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    This seems strange to me as I lose power for hours, but have never needed to redo my OTA settings with my twin -700s.
     
  12. Jun 6, 2007 #52 of 183
    geaux tigers

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    If the OTA tuner was not picking up a station before a software upgrade but the same OTA tuner then picks up the station after a software upgrade then software did improve the tuner. Am I missing something here. One poster stated that the OTA tuner had not been improved by software in this situation because the software was limiting the hardware and the actual hardware had not changed. I am not a NASA engineer but it would appear to me that the tuner can be improved through software upgrades based upon various posters comments.
     
  13. Jun 6, 2007 #53 of 183
    veryoldschool

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    I'm not trying to belittle anybody here, and let me put it in my "Blonde speak":
    If the knob on my radio was broken and I couldn't tune to a station. Then someone came and fixed the knob on the radio, would that be "improving it"?
    One way of looking at it would be "yes" it is improved, and another would be that since just the knob was broken, the radio itself didn't improve where is would now receive weaker signal than it did before, just that it would now be "controlled" better to receive what [radio wise] it always could [except for the broken knob].
    Since it's a digital chip, it need the right software to perform. At the basic level in chips, they're analog so "software" can't change their nature. They do what they can do by design. If the chip needs a capacitor or an inductor value changed to make it better, then no amount of software will change this.
     
  14. Jun 6, 2007 #54 of 183
    n3ntj

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    Thanks for posting the link, Steve. Some really good information!
     
  15. Jun 6, 2007 #55 of 183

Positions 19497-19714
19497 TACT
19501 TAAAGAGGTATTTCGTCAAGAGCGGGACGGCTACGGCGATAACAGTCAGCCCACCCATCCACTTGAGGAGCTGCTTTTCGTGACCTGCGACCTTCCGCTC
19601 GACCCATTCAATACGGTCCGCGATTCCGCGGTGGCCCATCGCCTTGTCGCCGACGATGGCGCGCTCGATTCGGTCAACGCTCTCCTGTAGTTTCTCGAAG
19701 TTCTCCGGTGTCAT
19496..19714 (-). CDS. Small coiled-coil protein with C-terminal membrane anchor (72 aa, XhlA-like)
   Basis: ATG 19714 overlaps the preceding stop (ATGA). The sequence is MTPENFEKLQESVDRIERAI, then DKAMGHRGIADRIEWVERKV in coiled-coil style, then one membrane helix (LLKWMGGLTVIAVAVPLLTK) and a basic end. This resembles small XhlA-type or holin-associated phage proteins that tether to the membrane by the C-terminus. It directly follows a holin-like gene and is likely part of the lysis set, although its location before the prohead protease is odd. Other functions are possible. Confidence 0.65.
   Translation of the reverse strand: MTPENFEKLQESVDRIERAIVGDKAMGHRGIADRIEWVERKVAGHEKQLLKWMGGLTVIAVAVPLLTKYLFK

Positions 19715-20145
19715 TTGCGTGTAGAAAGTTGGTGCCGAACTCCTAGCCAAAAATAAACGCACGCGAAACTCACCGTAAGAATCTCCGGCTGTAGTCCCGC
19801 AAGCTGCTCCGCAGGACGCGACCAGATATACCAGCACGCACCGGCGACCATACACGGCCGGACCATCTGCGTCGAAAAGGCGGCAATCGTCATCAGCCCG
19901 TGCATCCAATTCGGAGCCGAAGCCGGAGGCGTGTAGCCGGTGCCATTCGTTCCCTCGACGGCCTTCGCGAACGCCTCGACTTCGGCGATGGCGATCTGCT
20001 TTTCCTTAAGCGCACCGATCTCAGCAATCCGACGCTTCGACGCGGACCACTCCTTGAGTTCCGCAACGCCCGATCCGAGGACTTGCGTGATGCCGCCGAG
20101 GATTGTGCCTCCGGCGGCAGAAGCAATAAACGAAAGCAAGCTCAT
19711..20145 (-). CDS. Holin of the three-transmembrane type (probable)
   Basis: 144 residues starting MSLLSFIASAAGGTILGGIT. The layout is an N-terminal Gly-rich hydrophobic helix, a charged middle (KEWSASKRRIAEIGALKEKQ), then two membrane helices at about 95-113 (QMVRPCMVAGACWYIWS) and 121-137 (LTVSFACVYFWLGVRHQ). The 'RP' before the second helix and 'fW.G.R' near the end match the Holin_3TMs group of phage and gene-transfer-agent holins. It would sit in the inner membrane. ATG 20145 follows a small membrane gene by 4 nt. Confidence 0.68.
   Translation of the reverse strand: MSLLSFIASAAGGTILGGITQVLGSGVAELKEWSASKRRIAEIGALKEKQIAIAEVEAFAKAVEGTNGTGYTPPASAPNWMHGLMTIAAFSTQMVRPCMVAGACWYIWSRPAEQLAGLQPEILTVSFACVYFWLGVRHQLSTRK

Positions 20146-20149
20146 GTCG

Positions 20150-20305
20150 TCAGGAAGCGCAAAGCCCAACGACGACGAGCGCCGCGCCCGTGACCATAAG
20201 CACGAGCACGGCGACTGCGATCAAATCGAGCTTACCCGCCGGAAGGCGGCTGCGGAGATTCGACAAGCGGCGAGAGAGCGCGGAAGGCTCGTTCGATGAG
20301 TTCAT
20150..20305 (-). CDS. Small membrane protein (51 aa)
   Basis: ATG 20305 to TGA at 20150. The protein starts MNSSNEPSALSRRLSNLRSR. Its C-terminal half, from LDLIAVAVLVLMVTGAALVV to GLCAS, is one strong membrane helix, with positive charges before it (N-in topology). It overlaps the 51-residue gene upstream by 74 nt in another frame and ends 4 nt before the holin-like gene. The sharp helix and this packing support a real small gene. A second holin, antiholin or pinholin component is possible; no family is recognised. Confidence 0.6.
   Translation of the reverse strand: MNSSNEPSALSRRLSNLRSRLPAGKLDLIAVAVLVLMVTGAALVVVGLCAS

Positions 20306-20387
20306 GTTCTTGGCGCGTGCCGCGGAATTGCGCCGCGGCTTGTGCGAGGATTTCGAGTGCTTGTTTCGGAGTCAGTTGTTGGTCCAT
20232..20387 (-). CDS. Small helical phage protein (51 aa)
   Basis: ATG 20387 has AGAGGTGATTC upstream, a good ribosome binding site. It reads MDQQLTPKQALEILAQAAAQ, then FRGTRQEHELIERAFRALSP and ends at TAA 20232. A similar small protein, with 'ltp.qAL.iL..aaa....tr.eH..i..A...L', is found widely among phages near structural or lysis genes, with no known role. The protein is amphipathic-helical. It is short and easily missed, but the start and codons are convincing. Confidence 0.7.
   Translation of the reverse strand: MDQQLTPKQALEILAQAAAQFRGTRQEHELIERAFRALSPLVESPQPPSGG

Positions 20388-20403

geaux tigers

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    I'm not sure about "Blonde speak" but to go Old School on you, myself and many other users are interested in results. If someone fixed the knob on you radio then I would say that your radio was improved. Computers were just computers until Microsoft and Apple came along. I understand your point but the question is: Can the HR20 tuner be improved through software upgrades?
     
  16. Jun 6, 2007 #56 of 183
    veryoldschool

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    You might need to ask the engineers at D*, PACE, RCA & LG to get your answer.

    If there is still a "missing" channel then yes. [The knob]
    If the channel doesn't come in, most likely, no. [The hardware]
     
  17. Jun 7, 2007 #57 of 183
    ncxcstud

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    I can pick up a more 'stable' image/signal through the HR20 than I can through my TV's antenna...

    I'm using a powered indoor antenna and I'm about 25-30 miles from the towers in my area.

    All in all, I think the HR20 tuner is very good :).
     
  18. Jun 7, 2007 #58 of 183
    geaux tigers

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    I am glad that some on this forum have positive results concerning the OTA tuner on the HR20. I have a Sharp LCD that has an OTA HD tuner built in. The tuner on the Sharp is superior to the tuner on the HR20. That is my experience. There is never any pixelation or drop outs on the Sharp and the signal is consistant. I wish I could say the same concerning the HR20.
     
  19. Jun 7, 2007 #59 of 183
    veryoldschool

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    The OTA tuner in the HR-20 will look good if your "other tuner" is really crappy. :D
     
  20. Jun 7, 2007 #60 of 183
    geaux tigers

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    Good point, black and white television was cutting edge when all of your neighbors only had radio.